NASA, Boeing Orbital Flight Test Review Ends with 80 Recommendations
NASA and Boeing’s major reviews of the company’s uncrewed Orbital Flight Test in December 2019 has concluded with 80 recommendations. The December flight test experienced an intermittent space-to-ground communication issue, and the spacecraft was not able to execute the orbital insertion burn required to meet its testing objective of docking with the International Space Station (ISS).
In a Tuesday release, NASA detailed five categories of corrective actions that the recommendations fall under: 21 testing and simulation recommendations including the need for greater hardware and software integration testing; 10 software recommendations including an assessment of all software requirements; 35 recommendations for process and operational improvements; 7 software recommendations including updating the software code and associated artifacts; and 7 knowledge capture and hardware modification recommendations such as organizational changes to the safety reporting structure. Action plans for each recommendation are underway.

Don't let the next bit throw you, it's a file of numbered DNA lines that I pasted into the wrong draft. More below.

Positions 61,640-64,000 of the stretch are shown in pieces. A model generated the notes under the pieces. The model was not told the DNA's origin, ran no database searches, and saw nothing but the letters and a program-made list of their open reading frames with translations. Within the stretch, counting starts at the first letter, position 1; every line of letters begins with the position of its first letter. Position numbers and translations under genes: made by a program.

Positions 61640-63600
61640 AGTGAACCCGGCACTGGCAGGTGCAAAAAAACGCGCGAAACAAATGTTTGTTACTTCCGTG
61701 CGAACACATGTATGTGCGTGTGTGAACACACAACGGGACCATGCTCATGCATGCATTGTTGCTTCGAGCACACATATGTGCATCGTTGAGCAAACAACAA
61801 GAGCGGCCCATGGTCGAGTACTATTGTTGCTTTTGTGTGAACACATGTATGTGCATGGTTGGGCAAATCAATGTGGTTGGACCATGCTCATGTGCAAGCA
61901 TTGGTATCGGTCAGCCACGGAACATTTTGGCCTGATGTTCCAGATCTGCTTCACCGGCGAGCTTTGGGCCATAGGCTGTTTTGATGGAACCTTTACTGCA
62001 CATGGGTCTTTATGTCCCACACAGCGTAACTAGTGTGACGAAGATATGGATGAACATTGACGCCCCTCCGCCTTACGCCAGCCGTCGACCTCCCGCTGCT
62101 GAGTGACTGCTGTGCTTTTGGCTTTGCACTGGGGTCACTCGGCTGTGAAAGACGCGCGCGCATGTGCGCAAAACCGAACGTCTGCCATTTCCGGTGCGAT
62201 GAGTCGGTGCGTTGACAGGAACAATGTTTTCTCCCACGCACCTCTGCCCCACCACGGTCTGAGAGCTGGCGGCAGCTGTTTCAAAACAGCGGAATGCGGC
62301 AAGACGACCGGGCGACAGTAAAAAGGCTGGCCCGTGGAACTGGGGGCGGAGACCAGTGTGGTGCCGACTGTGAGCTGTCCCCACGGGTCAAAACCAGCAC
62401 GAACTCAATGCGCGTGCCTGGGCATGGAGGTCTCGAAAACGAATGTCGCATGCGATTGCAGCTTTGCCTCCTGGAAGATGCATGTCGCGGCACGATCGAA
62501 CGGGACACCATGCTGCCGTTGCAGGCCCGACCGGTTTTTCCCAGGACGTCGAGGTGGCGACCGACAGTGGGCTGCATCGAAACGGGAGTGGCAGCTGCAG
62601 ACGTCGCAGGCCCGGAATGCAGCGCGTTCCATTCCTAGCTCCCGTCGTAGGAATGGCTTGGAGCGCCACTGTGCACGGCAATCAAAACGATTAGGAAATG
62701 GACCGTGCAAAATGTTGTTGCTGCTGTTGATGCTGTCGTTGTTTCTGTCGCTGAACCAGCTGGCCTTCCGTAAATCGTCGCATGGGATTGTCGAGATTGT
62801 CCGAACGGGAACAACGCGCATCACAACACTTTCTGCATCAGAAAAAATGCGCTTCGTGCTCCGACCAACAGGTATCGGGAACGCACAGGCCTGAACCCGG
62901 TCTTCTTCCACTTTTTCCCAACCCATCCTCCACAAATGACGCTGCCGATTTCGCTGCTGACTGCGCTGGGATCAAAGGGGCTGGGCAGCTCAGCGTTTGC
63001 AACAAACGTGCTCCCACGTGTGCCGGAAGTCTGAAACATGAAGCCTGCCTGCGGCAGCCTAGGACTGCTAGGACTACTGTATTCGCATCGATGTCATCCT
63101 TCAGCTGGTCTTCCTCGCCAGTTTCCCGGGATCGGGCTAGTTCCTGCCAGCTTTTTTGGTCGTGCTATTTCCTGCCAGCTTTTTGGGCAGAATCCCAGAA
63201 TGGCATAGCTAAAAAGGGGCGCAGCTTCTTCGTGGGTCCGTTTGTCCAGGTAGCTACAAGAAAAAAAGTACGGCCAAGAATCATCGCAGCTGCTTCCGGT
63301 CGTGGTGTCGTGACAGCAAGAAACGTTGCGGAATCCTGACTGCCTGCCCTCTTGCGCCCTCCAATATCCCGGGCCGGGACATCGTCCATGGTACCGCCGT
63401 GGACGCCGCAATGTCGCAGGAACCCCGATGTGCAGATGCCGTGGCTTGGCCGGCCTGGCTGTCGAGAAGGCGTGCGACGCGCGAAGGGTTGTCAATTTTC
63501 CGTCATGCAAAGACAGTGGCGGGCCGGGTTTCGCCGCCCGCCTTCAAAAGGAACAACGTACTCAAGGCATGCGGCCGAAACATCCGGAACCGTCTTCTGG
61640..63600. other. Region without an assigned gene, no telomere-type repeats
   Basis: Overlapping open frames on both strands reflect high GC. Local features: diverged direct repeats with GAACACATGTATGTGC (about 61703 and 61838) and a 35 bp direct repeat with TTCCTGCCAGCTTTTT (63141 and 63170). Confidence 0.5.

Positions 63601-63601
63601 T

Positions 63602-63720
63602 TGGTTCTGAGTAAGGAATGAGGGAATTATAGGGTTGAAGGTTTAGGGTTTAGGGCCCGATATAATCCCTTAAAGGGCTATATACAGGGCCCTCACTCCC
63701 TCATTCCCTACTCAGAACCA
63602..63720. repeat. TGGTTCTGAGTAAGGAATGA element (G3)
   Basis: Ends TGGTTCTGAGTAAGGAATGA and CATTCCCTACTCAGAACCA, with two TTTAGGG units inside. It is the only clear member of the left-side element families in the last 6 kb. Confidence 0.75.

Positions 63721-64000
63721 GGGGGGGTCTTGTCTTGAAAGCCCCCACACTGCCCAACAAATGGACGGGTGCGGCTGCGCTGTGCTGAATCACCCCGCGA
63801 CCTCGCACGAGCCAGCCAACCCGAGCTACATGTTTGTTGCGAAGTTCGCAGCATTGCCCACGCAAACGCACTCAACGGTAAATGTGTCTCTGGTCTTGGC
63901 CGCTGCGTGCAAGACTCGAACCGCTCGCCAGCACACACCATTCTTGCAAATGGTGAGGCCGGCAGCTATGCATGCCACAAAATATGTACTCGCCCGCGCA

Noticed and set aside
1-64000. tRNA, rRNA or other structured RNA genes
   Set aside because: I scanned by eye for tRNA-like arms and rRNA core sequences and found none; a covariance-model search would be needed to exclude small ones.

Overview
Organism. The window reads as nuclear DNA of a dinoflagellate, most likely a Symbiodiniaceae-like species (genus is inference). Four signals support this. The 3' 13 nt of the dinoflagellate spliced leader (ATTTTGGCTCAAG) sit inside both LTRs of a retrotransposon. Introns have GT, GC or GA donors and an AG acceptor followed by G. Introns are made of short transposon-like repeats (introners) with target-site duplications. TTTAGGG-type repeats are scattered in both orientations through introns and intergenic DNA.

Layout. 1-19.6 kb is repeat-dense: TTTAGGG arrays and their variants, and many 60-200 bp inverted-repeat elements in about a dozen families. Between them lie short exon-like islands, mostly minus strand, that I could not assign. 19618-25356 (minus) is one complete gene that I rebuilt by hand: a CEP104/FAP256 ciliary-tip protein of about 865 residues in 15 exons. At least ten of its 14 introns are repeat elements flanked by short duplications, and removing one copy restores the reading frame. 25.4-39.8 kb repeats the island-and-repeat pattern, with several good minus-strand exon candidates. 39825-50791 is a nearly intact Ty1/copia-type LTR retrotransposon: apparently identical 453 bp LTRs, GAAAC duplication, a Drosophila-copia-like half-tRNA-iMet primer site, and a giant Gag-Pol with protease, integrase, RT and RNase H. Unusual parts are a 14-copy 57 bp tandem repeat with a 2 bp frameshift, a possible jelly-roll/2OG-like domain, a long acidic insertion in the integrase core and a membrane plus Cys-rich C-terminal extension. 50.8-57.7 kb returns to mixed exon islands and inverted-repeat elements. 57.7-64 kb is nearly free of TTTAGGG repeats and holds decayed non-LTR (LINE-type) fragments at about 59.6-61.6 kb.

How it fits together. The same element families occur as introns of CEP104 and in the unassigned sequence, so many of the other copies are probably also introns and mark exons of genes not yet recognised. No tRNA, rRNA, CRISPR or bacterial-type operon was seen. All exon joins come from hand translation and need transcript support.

In addition, NASA also executed a high visibility close call investigation to review organizational factors within NASA and Boeing that could have contributed to the flight test anomalies. That team developed six recommendations for the NASA Human Exploration and Operations Mission Directorate, including a requirement that systems engineering management plans delivered by contractors contain specific requirements related to the contractor’s management approach.
In April, Boeing announced its plans to fly a second orbital test at no cost to the government to demonstrate Starliner docking to the space station. Boeing and NASA have not yet established a launch date for Orbital Flight Test-2 (OFT-2).
“I can’t stress enough how committed the Boeing team has been throughout this process,” said Phil McAlister, director of commercial spaceflight development at NASA. “Boeing has worked collaboratively with NASA to perform these detailed assessments. To be clear, we have a lot more work ahead, but these significant steps help us move forward on the path toward resuming our flight tests.”